Class Monikers

Although classes are typically identified directly with CLSIDs to functions such as CoCreateInstance or CoGetClassObject, classes may also now be identified with a moniker called a class moniker. Class monikers bind to the class object of the class for which they are created.

The ability to identify classes with a moniker supports useful operations that are otherwise unwieldy. For example, file monikers traditionally supported rich binding only to the class associated with the class of file they referred to; a moniker to an Excel file would bind to an instance of an Excel object, and a moniker to a GIF image would bind to an instance of the currently registered GIF handler. A class moniker allows you to indicate the class you want to use to manipulate a file through composition with a file moniker. A class moniker for a 3D charting class composed with a moniker to an Excel file yields a moniker that binds to an instance of the 3D charting object and initializes the object with the contents of the Excel file.

Class monikers are therefore most useful in composition with other types of monikers, such as file monikers or item monikers.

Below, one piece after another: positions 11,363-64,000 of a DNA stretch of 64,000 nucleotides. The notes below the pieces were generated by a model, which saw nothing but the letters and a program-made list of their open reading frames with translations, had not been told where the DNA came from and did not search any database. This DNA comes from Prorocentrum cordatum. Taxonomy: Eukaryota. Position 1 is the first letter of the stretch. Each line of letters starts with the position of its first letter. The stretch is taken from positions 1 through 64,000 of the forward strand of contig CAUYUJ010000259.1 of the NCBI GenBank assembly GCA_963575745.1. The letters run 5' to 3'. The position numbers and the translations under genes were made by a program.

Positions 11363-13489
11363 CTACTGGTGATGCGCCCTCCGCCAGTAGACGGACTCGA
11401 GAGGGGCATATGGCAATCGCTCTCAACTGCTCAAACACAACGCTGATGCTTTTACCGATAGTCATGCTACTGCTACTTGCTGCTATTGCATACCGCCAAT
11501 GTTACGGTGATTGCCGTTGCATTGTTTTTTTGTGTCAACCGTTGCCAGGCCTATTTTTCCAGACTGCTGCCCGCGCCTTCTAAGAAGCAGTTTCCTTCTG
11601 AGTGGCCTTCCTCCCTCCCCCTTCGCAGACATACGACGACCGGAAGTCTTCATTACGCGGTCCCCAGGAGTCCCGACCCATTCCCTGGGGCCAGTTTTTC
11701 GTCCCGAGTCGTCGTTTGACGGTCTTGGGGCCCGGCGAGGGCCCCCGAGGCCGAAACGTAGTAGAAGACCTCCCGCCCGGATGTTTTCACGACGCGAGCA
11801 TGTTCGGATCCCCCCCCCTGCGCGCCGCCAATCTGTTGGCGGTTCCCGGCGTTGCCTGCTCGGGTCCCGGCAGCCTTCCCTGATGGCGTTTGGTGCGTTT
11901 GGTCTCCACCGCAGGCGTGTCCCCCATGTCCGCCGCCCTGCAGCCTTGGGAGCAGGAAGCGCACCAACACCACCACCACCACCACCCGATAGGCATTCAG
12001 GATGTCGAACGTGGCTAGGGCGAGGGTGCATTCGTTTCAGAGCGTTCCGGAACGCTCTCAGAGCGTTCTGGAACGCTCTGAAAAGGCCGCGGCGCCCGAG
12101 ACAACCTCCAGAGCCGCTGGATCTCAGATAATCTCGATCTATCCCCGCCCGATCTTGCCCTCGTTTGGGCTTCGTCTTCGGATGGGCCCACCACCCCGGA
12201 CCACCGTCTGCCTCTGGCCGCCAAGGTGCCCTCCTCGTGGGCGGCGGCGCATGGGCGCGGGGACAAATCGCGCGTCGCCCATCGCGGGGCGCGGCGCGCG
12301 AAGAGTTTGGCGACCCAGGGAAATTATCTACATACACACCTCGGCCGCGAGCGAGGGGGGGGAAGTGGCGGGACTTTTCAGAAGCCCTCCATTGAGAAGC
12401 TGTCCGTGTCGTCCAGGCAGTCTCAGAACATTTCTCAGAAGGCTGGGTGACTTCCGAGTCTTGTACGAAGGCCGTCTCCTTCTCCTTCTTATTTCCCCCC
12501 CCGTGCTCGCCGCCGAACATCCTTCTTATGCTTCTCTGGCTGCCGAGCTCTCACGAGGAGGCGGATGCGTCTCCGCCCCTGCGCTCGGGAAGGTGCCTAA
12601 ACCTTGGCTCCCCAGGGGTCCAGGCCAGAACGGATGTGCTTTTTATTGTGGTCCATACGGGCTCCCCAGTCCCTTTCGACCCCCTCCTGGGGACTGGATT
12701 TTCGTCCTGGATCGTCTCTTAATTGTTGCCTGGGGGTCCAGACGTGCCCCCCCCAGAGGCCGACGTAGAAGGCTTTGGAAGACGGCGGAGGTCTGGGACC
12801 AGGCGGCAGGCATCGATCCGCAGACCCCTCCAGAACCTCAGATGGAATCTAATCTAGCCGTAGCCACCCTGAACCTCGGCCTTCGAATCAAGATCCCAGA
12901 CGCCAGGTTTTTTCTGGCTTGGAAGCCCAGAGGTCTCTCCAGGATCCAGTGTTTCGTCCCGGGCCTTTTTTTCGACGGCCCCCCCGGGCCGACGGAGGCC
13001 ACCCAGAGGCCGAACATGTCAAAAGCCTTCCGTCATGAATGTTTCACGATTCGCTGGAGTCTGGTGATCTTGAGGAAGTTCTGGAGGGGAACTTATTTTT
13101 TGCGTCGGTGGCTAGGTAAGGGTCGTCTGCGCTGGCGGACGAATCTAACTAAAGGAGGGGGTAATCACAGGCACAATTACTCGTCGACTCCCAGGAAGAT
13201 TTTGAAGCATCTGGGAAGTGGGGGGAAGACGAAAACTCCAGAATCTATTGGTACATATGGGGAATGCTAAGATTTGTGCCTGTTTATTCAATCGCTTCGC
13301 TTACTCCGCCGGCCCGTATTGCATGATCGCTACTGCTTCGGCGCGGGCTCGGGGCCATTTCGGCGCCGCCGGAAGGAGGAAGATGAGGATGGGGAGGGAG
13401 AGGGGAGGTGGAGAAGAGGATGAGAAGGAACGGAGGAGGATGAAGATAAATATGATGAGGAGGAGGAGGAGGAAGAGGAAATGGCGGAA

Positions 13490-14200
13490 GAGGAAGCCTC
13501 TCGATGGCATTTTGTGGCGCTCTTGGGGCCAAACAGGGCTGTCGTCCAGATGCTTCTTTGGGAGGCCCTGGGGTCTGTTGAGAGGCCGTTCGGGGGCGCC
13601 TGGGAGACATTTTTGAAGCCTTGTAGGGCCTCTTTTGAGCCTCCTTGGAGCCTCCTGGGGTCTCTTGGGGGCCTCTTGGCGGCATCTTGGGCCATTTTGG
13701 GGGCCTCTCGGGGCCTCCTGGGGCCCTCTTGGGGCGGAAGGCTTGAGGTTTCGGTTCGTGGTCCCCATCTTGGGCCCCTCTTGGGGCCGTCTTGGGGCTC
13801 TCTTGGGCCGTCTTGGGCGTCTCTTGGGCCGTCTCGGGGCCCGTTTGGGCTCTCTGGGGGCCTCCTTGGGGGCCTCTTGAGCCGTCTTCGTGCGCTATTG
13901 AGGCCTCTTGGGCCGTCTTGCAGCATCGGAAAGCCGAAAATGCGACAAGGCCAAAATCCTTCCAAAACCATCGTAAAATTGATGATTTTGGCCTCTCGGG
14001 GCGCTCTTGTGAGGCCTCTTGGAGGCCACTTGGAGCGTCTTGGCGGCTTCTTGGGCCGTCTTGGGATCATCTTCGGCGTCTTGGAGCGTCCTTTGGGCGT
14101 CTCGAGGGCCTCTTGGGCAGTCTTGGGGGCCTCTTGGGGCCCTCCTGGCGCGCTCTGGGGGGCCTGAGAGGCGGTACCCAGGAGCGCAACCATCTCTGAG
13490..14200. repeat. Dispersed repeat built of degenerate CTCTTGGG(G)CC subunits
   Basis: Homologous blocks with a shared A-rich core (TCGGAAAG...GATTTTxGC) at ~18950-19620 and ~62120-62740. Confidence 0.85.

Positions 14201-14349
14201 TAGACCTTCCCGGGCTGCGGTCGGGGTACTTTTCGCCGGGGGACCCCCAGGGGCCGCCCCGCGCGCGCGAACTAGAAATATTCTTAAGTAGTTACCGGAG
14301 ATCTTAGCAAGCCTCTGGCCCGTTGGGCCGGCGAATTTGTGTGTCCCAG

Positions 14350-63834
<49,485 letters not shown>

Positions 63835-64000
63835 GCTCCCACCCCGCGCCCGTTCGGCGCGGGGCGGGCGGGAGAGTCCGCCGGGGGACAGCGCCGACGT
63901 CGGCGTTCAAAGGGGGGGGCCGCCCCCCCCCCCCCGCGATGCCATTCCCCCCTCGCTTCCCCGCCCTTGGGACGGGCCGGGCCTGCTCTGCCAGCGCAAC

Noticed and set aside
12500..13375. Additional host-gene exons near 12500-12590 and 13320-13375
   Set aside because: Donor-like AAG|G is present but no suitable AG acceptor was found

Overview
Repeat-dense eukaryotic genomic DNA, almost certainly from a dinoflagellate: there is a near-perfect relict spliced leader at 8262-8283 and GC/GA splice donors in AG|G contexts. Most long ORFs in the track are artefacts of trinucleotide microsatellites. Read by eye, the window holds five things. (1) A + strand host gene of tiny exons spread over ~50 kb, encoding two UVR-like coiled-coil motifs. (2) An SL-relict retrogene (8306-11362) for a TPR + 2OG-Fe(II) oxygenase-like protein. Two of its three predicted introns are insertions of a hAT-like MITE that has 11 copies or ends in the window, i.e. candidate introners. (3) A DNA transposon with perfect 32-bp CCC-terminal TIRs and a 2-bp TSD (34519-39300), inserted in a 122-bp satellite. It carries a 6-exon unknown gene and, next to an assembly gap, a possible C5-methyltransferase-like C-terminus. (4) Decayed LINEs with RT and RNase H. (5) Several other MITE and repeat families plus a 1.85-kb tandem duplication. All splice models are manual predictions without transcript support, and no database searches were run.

Class monikers may also be composed to the right of monikers supporting binding to the IClassActivator interface. When composed in this manner, IClassActivator simply gives access to the class object and instances of the class through IClassActivator::GetClassObject. Class monikers may be identified through IMoniker::IsSystemMoniker, which returns MKSYS_CLASSMONIKER in pdwMksys.

Programmers typically create class monikers using the CreateClassMoniker function or through MkParseDisplayName. (See IMoniker::ParseDisplayName for details.)


Composite Monikers

File Monikers

Item Monikers

Pointer Monikers